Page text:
Have you ever had the experience where you have just completed a wall, you step back, only to notice that one piece is 1/4" off? Nudge it all you want, you can’t change the mathematics and you may end up settling with artwork that is askew. You find yourself hoping that no one will notice but, you see it every time you look at that wall.
Here are a few tips to help avoid this scenario.
Two Techniques to Determine The Positioning The Art
1. Let’s make an outline of the wall dimensions on the floor with painter’s tape. Usually there are several pieces in different sizes, so I start by moving them around until I have a balanced layout. It’s like solving a visual puzzle. I decide whether I want the frames to line up on the top or the bottom or, should they intersect at the middle point. If we’re planning a grid styled layout, I like to give equal spacing between the artwork. I like to place the layout on the floor and then transfer it to the wall. Why do I do this? Because I can see it as a whole and I can do it fast.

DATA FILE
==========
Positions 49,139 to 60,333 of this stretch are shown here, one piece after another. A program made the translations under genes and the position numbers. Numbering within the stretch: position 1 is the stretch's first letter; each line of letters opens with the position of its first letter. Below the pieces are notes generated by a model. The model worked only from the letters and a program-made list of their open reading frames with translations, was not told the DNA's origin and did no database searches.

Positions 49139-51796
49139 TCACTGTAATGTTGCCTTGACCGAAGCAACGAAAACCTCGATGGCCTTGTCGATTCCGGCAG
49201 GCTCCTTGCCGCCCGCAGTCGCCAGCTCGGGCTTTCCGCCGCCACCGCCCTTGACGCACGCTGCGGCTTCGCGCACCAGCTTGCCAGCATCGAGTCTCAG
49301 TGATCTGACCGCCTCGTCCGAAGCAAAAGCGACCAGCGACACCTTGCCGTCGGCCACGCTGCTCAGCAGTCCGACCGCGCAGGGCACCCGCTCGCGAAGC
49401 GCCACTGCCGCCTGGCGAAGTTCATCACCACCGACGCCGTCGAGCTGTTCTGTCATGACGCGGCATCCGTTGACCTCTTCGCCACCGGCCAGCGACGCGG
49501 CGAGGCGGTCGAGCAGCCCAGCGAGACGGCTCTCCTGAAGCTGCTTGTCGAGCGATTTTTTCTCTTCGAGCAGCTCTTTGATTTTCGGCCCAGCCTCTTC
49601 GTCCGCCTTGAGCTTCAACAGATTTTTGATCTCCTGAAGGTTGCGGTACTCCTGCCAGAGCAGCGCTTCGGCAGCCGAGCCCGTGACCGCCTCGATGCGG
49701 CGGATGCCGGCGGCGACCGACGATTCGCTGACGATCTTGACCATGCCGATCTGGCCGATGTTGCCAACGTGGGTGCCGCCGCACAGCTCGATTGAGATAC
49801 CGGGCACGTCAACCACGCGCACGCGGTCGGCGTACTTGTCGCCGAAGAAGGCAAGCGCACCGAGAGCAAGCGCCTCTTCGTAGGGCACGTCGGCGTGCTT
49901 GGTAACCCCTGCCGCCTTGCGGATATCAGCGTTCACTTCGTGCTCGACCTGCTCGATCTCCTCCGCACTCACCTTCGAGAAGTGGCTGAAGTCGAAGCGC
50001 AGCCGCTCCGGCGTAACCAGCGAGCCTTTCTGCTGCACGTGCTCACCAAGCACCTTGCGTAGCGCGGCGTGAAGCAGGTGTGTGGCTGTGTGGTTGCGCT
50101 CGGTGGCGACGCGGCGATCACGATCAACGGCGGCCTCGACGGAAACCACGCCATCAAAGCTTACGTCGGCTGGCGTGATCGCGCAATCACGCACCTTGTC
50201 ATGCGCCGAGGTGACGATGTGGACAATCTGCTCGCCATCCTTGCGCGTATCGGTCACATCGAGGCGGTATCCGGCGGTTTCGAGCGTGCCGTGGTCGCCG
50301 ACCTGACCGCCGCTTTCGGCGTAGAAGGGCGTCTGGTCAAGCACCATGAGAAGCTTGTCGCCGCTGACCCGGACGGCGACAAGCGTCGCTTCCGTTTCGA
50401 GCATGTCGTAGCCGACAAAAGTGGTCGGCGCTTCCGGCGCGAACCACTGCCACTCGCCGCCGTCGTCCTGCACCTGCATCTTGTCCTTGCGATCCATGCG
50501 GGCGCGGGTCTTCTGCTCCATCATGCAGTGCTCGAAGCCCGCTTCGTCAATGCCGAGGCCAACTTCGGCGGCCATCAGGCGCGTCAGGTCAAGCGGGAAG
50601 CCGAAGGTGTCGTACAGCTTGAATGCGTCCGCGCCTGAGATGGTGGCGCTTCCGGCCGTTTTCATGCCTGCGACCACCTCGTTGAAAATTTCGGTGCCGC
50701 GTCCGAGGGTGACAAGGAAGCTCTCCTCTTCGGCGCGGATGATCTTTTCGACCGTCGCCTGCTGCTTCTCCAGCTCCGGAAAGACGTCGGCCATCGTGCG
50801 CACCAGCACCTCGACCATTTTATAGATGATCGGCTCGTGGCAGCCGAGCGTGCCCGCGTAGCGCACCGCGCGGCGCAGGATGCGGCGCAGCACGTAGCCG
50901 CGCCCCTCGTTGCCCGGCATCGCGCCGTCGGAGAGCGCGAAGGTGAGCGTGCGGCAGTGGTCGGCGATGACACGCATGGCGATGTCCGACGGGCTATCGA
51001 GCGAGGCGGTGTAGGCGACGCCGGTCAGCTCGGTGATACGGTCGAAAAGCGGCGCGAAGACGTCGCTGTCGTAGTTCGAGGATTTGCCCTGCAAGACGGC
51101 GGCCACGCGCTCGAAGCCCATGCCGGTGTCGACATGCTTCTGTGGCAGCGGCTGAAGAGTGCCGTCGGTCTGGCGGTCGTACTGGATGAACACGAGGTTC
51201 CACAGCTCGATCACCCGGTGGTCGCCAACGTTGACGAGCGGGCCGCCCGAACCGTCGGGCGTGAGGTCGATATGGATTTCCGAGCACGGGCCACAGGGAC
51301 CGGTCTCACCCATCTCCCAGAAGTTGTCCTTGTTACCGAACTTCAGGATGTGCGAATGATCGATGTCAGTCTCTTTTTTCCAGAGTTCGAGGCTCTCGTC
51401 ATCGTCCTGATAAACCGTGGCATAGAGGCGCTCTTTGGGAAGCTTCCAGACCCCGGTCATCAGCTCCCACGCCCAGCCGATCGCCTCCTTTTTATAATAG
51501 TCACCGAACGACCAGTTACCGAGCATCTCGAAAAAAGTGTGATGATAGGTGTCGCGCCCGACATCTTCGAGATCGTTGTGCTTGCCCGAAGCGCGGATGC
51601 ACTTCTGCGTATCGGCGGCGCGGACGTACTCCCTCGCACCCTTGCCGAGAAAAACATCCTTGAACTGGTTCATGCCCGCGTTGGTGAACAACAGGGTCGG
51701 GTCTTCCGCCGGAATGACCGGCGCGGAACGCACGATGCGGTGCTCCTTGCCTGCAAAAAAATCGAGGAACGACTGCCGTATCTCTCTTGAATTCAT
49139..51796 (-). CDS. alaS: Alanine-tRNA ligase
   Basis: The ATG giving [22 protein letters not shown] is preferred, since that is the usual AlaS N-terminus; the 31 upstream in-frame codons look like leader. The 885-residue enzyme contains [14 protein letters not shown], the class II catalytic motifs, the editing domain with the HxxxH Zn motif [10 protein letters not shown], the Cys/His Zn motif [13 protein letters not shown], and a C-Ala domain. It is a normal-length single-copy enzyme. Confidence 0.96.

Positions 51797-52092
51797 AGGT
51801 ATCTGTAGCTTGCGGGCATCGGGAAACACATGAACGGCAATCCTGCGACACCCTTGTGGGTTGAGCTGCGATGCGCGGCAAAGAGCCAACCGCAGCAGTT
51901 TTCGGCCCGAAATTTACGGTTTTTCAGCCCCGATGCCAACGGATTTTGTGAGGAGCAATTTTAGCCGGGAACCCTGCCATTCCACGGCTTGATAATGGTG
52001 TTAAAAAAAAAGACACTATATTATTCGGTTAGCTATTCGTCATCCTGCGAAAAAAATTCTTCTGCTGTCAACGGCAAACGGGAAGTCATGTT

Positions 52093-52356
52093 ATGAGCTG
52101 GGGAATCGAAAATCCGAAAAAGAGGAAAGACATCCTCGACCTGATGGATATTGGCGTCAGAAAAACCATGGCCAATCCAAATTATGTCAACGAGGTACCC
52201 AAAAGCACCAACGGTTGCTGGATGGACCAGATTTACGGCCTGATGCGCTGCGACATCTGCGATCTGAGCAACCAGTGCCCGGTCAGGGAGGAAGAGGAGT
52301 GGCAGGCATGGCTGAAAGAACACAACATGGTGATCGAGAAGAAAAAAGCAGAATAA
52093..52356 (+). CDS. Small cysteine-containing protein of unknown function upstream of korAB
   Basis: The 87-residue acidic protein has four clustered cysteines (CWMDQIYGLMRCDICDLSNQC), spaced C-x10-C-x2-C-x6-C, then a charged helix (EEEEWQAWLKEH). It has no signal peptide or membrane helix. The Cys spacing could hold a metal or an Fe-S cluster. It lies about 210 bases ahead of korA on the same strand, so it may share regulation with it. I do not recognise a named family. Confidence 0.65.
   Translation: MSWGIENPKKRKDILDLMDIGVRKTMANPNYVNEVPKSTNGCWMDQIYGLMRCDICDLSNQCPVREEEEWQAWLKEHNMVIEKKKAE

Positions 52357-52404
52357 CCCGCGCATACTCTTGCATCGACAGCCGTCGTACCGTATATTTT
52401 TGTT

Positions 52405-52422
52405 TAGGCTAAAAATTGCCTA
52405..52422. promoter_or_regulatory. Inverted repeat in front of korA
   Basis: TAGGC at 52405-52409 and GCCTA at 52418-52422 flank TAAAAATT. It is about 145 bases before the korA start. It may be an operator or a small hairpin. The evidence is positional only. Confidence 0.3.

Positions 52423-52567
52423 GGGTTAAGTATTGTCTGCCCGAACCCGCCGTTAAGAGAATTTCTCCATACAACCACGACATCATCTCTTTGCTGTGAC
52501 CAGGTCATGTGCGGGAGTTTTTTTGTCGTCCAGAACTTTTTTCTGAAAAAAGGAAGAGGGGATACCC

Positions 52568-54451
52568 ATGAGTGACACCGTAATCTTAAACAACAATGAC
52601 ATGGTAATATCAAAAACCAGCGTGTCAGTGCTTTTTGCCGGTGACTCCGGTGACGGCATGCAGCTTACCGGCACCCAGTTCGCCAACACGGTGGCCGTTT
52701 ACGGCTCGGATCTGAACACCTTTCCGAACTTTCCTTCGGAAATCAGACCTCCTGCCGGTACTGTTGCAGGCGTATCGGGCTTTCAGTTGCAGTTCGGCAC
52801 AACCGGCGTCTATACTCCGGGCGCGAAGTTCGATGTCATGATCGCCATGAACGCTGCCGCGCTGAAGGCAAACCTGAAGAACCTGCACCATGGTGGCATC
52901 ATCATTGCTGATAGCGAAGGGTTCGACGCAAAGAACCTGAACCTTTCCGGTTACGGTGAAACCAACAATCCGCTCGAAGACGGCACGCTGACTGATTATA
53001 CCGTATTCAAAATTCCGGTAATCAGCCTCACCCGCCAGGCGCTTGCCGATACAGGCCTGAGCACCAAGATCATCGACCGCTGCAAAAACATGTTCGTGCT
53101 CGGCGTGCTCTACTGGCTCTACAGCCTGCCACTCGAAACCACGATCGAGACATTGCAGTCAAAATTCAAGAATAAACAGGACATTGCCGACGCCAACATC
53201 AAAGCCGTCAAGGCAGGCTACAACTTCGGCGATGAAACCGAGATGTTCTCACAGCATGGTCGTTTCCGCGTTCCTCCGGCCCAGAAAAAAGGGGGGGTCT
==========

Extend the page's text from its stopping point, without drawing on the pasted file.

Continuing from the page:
2. Create a layout by using drafting paper (or brown paper) and drafting tape. Outline your frames on the paper, cut them out and tape the paper to the wall into place. Once you decide your layout, you can use this as a guide for the final installation.
Note: If the artwork already has hardware on the back, be sure to measure the drop from top of the frame to nail.
The scale of the work in conjunction to the space is very important! The most common mistake is placing small pieces in large areas where there is too much space around the art. You would also want to avoid not placing large pieces in small areas. Learning to see the space as part of the layout is key to understanding scale and creating a great presentation of the work.